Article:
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The Color Star Paperback – 1 Oct 1986
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Excerpt. © Reprinted by permission. All rights reserved.
Introduction and Instructions Johannes Itten gave his book The Art of Color the subtitle: Pathways to Art-Subjective Experience and Objective Perception. This book deals with colors from a theoretical and from an artist's point of view. It treats the effect and reality of colors, defines the harmony of colors, and gives insight into the subjective color perceptions.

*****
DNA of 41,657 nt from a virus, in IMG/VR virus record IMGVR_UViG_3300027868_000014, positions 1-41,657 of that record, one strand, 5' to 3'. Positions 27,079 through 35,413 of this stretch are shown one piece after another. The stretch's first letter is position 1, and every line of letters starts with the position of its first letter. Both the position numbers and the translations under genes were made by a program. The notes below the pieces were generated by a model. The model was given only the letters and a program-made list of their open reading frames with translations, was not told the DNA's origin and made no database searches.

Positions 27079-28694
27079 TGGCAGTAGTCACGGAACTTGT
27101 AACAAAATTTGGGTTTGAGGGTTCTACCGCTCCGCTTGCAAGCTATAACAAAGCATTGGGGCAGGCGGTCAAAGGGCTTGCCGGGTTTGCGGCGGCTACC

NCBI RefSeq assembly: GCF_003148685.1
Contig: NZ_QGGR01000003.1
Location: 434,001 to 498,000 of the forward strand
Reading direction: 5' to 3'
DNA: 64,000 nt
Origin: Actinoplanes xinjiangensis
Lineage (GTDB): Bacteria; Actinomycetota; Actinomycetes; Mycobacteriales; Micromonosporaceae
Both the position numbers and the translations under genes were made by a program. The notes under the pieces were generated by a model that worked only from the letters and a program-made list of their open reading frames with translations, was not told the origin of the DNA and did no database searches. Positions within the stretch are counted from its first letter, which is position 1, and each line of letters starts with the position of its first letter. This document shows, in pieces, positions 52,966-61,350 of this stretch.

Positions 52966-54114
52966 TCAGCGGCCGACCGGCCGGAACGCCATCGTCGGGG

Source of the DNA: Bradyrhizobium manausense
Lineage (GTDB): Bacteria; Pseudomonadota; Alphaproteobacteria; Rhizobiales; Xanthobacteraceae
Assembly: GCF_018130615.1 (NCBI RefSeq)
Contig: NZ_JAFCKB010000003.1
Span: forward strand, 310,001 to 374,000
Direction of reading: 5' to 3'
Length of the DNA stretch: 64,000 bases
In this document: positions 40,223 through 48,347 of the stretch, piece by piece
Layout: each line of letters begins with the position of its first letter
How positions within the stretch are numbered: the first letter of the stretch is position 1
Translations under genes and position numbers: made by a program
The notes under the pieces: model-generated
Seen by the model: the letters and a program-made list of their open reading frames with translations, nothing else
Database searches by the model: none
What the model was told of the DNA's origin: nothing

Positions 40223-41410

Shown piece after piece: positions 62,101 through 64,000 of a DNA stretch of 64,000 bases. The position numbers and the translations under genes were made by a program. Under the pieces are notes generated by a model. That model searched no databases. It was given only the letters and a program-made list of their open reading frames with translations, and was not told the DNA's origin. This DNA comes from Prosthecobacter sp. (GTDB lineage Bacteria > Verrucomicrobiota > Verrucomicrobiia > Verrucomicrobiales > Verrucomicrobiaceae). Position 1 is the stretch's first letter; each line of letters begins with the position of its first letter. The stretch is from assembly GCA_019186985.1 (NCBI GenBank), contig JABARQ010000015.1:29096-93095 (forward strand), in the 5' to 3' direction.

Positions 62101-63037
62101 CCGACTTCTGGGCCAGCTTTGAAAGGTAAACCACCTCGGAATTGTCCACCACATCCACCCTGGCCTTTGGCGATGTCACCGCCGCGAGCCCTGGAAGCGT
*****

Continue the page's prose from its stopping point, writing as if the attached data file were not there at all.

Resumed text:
This subjectivity of color perception should not be confused with the way color is used in the fashion scene. Fashion is constantly changing, whereas the subjective attitude toward color has some stability. It is a personal statement and commitment-a reflection of the individual personality. Here one should be careful to avoid general judgements, as preferences and sensitivity in color perception change from person to person. For an objective evaluation and for the application of color schemed, knowledge of the fundamental laws of harmony is crucial. Phillip Otto Runge made the first attempt to establish a color ordering in 1810. For this he used the so-called color globe. Twelve colors were arranged along the equator. Toward the north pole, colors became lighter, and toward the south pole, they became darker. In 1921 Johannes Itten took the color globe as a starting point for his color star, which in turn was the basis for his color theory. The color star, published by the Bauhaus in Weimar, is the color globe projected onto a flat surface. From the centre to the points of the star are white, two lightened areas, the pure colors, two darkened colors, and black (Fig. 1). The circle of twelve pure colors, the constructive basis of Johannes Ittens theory and of colors and, is derived from the primary colors yellow, red, and blue. Orange, violet, and green, colors of the second order, are mixtures of these. With the addition of the six intermediate colors, the color circle is complete. The color circle is arranged so that the complementary colors face each other, e.g., yellow violet or red green. There are six pairs of complementary colors, one obtains gray. Johannes Itten, in his book The Art of Color, summarizes the concept of harmony as follows: Two or more colors are in harmony if they yield a neutral gray when mixed. A further inquiry concerns the composition of harmonic accords with the color spectrum. Itten concludes: In general one can say that harmony exists among all complimentary color pairs and all chords of three or four colors in which these colors enjoy an equilateral or isoscelean relationship, respectively. The colors that are found in the middle of the color star are identical with the colors of the color circle. The eight rotating discs produce forty-nine different, harmonic tones.
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